Have you been wondering why, in recent years, there's been a notable absence of Giro d'Italia and Tour de France contenders at the Tour Down Under - while over in Argentina at the Tour de San Luis, run concurrently with the first event on the WorldTour calendar and celebrating its tenth edition this year, they've already hosted the likes of Alberto Contador, Vincenzo Nibali, Nairo Quintana, Joaquím Rodríguez, Ivan Basso, Levi Leipheimer, Frank Schleck, Jurgen Van den Broeck and Tejay van Garderen?
"From 2008 to 2015, if you finished on the Paris podium, you weren't in South Australia in mid-January."
This year is no different - Nibali, Quintana, Rafal Majka, Andrew Talansky, Michele Scarponi, Jean-Christophe Péraud and Alexis Vuillermoz grace the 2016 line-up at the seven-day Tour de San Luis. They've also got a guy called Peter Sagan in attendance. Local hero and two-time champion, Daniel Díaz, will also be there: in 2013 he bested van Garderen (2nd GC, at 33 seconds), Contador (4th at 1'02) and Van den Broeck (5th at 1'47); last year he won two stages en route to another overall victory, defeating Tour de France runner-up Quintana, who finished 3rd at 1'34.
When I went through the Tour Down Under archives, I discovered that since 2008, when the race became part of the WorldTour (which happened to coincide with all three Grand Tours extricating themselves from the very same calendar, together with a bunch of the best one-day races), not one Tour de France podium finisher rode the Tour Down Under in the same year.
That's right: from 2008 to 2015, if you finished on the Paris podium, you weren't in South Australia in mid-January.
And, save for 2012, not one Giro d'Italia podium place-getter rode the TDU. Though you would have barely noticed 2012 Giro winner and third place overall, Ryder Hesjedal and Thomas De Gendt, were there: they plodded along to 39th and 58th overall, 4'17 and 18'41 behind Simon Gerrans, who that year scored the second of his three TDU titles.
The reasons are several, however I think that for those aiming high in May or July, with a full complement of WorldTour teams and the bar raised in terms of the level of competition, it's primarily a case of too much too soon, not to mention too far unless you're an Antipodean.
So, if the Tour Down Under is not suitable for Grand Tour riders, is it a place where the Spring Classics strongmen go to hone their form?
Well, since 2008, not one winner of Paris-Roubaix or the Ronde Van Vlaanderen (Tour of Flanders) rode the TDU in the same year.
Out of the podium place-getters, only Alessandro Ballan (currently serving a two-year suspension for the use or attempted use of banned substances, and sacked by BMC Racing as a result), third at both the 2012 editions of Roubaix and Flanders, and Jürgen Roelandts, third at the 2013 Ronde, rode the TDU the same year they achieved success on the stones that define the cobbled Classics.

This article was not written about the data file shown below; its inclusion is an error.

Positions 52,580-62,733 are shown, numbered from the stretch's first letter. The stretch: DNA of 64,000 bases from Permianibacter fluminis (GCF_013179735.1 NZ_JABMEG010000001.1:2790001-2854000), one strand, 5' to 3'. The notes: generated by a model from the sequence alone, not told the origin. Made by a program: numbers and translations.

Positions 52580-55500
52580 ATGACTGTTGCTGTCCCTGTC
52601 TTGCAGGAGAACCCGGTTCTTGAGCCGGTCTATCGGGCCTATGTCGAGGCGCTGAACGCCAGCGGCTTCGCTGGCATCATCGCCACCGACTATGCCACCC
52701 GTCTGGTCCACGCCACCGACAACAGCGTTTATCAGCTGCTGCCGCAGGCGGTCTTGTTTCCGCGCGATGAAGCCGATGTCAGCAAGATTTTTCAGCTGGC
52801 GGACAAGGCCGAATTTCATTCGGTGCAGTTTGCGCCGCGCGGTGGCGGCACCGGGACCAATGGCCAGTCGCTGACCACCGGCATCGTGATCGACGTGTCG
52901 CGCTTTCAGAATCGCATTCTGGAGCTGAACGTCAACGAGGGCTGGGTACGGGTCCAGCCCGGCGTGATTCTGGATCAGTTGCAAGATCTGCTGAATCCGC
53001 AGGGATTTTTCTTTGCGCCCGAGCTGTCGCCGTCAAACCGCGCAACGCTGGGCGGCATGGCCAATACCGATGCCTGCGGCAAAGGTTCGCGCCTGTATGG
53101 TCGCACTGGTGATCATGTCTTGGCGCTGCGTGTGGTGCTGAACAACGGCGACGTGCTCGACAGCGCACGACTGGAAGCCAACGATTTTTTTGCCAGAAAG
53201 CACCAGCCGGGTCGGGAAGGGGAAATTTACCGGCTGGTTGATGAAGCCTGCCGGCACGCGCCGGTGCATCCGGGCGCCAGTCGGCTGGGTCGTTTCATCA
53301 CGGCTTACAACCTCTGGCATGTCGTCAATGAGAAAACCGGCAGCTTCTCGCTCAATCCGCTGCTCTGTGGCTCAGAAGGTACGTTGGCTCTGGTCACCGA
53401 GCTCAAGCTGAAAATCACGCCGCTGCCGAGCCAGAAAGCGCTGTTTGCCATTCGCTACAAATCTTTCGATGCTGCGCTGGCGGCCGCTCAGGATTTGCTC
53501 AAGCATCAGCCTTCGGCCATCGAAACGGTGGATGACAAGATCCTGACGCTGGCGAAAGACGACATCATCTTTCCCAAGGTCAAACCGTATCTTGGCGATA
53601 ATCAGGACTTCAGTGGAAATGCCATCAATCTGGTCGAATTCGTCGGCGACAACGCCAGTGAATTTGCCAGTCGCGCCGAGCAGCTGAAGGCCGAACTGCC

However, similar to Hesjedal and De Gendt, Ballan was conspicuous by his absence of winning form in 2012, never once cracking the top-10 on any stage, though finishing a not unrespectable 24th on GC, 2'36 behind Gerrans. Roelandts, too, never made the top-10 throughout the 2013 TDU - though did work well with team-mate Greg Henderson to set up their sprinter André Greipel for his hat-trick of stage wins.
Speaking of Greipel, it's worth noting that last year, when he decided to skip the TDU to be good from Milan-San Remo through to Roubaix, the German enjoyed his best-ever Spring Classics campaign. "This has proved to be the right choice so we want to do the same," Mario Aerts, sport director for Lotto-Soudal at the Tour Down Under, said. "André will start the competition at the end of the month at the Challenge Mallorca."
It's not really designed to be a warm-up race for Classics contenders - that's what Mallorca and the Tour of Qatar is for - but San Luis has already welcomed Sagan, Mark Cavendish, Tom Boonen and Michal Kwiatkowski...
The point I'm trying to make is Grand Tour rider, Classics contender or sprint star, at this time of year, there are more options than ever before. And at this time, combined with the length of the cycling season - not to mention we're in an Olympic year - it seems that, for many, easier (racing, and/or less distance travelled) is better.
Of course, it would be remiss not mention the power of money. The TDU paid Lance Armstrong at least a million bucks to come to Adelaide for its 2009-11 editions. (Read: Lance Down Under: Are Armstrong's seven-figure appearance fees worth every dollar?) Chris Froome and Cavendish were most likely dangled a fat carrot to race this year's Cuddles Classic (a.k.a. the Cadel Evans Great Ocean Road Race) and Herald Sun Tour, respectively; the TDU could do the same for a big name.
The all-Aussie showdown we had last year is great for local media outlets, but translates less well with the global cycling audience - which is what organisers need to consider and address post-haste, if the event is to remain relevant, both at a sporting and tourism level.